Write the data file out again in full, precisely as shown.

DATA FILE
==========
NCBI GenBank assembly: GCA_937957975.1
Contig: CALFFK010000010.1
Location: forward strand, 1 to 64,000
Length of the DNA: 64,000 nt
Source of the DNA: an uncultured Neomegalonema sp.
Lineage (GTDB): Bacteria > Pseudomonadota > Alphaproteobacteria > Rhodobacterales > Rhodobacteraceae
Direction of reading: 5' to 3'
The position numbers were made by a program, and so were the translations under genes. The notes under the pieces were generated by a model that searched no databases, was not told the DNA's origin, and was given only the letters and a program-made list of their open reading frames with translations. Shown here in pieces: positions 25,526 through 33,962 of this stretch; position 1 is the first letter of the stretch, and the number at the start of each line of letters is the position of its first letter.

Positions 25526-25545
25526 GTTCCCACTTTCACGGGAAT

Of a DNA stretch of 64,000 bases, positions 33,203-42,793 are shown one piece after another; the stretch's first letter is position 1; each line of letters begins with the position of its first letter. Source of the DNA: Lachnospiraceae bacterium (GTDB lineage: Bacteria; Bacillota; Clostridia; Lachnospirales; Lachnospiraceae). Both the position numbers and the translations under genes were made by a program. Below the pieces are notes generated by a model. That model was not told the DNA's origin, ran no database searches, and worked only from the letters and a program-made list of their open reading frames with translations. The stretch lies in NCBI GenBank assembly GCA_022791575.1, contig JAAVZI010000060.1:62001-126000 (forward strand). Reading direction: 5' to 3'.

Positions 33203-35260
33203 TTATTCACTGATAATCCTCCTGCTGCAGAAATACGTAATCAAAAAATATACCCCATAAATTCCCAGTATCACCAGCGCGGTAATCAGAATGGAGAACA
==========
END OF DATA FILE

NCBI GenBank assembly: GCA_937957975.1
Contig: CALFFK010000010.1
Location: forward strand, 1 to 64,000
Length of the DNA: 64,000 nt
Source of the DNA: an uncultured Neomegalonema sp.
Lineage (GTDB): Bacteria > Pseudomonadota > Alphaproteobacteria > Rhodobacterales > Rhodobacteraceae
Direction of reading: 5' to 3'
The position numbers were made by a program, and so were the translations under genes. The notes under the pieces were generated by a model that searched no databases, was not told the DNA's origin, and was given only the letters and a program-made list of their open reading frames with translations. Shown here in pieces: positions 25,526 through 33,962 of this stretch; position 1 is the first letter of the stretch, and the number at the start of each line of letters is the position of its first letter.

Positions 25526-25545
25526 GTTCCCACTTTCACGGGAAT

Of a DNA stretch of 64,000 bases, positions 33,203-42,793 are shown one piece after another; the stretch's first letter is position 1; each line of letters begins with the position of its first letter. Source of the DNA: Lachnospiraceae bacterium (GTDB lineage: Bacteria; Bacillota; Clostridia; Lachnospirales; Lachnospiraceae). Both the position numbers and the translations under genes were made by a program. Below the pieces are notes generated by a model. That model was not told the DNA's origin, ran no database searches, and worked only from the letters and a program-made list of their open reading frames with translations. The stretch lies in NCBI GenBank assembly GCA_022791575.1, contig JAAVZI010000060.1:62001-126000 (forward strand). Reading direction: 5' to 3'.

Positions 33203-35260
33203 TTATTCACTGATAATCCTCCTGCTGCAGAAATACGTAATCAAAAAATATACCCCATAAATTCCCAGTATCACCAGCGCGGTAATCAGAATGGAGAACA